Is the World's Economic Center of Gravity Already in Asia?

29 Pages Posted: 17 Sep 2006 Last revised: 11 Mar 2009

See all articles by Jean-Marie Grether

Jean-Marie Grether

University of Neuchatel - Institute for Economic and Regional Research (IRER)

Nicole A. Mathys

University of Neuchatel - Faculty of Economics and Social Sciences; Federal Office for Spatial Development

Date Written: August 15, 2008

Abstract

This paper proposes a simple measure of the World's Economic Center of Gravity (WECG) based on national GDP figures and the geographical location of the world's most important cities. This measure makes it possible to characterize the location of economic activity around the globe. It turns out that, over the 1975-2004 period, the WECG has shifted towards Asia, and the location of economic activity has become more evenly spread. On average, the distance to the WECG, which is highly correlated with the remoteness indicator frequently used in the trade gravity literature, has decreased more in Asian cities (-12%) and increased more in European cities ( 16%).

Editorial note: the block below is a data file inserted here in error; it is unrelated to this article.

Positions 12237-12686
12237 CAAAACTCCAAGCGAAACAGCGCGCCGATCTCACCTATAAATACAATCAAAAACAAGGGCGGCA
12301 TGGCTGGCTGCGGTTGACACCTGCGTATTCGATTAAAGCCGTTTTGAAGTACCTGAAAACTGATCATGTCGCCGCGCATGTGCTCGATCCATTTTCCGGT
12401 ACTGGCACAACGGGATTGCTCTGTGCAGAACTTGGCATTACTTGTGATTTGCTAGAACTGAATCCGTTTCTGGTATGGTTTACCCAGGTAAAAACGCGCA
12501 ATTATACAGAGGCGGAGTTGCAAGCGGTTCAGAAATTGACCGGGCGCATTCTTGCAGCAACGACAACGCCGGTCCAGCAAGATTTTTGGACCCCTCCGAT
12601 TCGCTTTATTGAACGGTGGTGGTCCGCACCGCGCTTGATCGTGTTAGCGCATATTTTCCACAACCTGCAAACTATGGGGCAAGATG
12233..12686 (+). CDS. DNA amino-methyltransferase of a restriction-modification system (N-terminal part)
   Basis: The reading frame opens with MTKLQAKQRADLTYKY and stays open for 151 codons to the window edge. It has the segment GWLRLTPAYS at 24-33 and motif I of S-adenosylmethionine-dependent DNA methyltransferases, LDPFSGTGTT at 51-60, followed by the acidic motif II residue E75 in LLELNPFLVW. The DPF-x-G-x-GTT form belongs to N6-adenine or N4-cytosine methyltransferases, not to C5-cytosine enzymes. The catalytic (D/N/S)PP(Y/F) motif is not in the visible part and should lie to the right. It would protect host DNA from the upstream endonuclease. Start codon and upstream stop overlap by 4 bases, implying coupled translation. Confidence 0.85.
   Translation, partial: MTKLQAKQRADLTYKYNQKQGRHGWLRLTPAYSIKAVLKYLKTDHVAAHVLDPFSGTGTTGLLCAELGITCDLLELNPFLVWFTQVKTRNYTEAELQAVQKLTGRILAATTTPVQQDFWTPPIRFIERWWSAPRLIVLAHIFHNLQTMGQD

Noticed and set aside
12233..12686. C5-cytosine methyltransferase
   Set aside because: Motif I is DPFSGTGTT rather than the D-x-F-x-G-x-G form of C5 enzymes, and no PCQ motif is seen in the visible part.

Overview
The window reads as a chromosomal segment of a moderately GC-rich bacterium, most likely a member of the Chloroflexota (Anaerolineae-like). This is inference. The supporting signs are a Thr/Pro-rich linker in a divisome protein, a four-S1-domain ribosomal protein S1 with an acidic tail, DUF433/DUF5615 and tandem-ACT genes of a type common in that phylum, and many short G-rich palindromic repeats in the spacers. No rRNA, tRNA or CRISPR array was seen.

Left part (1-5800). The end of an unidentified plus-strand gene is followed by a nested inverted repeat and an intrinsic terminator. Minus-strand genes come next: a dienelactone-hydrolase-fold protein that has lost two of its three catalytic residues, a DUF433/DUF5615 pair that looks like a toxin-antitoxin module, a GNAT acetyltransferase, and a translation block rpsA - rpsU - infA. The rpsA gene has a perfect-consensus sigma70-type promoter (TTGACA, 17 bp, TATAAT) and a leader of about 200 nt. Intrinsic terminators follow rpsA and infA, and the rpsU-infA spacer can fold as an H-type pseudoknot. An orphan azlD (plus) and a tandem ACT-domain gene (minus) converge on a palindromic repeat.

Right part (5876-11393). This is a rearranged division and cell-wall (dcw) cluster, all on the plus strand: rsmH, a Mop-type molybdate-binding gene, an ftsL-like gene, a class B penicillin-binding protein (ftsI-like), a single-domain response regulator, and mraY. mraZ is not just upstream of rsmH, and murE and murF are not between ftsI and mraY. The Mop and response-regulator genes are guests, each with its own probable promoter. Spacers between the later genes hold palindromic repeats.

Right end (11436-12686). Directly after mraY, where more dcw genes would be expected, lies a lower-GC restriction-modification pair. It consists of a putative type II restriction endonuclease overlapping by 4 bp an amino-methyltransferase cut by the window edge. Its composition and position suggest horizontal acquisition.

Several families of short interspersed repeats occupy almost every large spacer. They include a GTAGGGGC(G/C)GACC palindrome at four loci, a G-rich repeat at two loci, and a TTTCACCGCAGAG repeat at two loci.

Keywords: Geographical location of economic activity, center of gravity, spatial imbalances

JEL Classification: F01

Suggested Citation

Grether, Jean-Marie and Mathys, Nicole Andréa, Is the World's Economic Center of Gravity Already in Asia? (August 15, 2008). Available at SSRN: https://ssrn.com/abstract=930602 or http://dx.doi.org/10.2139/ssrn.930602

Jean-Marie Grether (Contact Author)

University of Neuchatel - Institute for Economic and Regional Research (IRER) ( email )

Pierre-a-Mazel 7
Neuchatel, CH-2000
Switzerland
+41 32 718 13 56 (Phone)
+41 32 718 14 01 (Fax)

Nicole Andréa Mathys

University of Neuchatel - Faculty of Economics and Social Sciences ( email )

Neuchatel, 2000
Switzerland

Federal Office for Spatial Development ( email )

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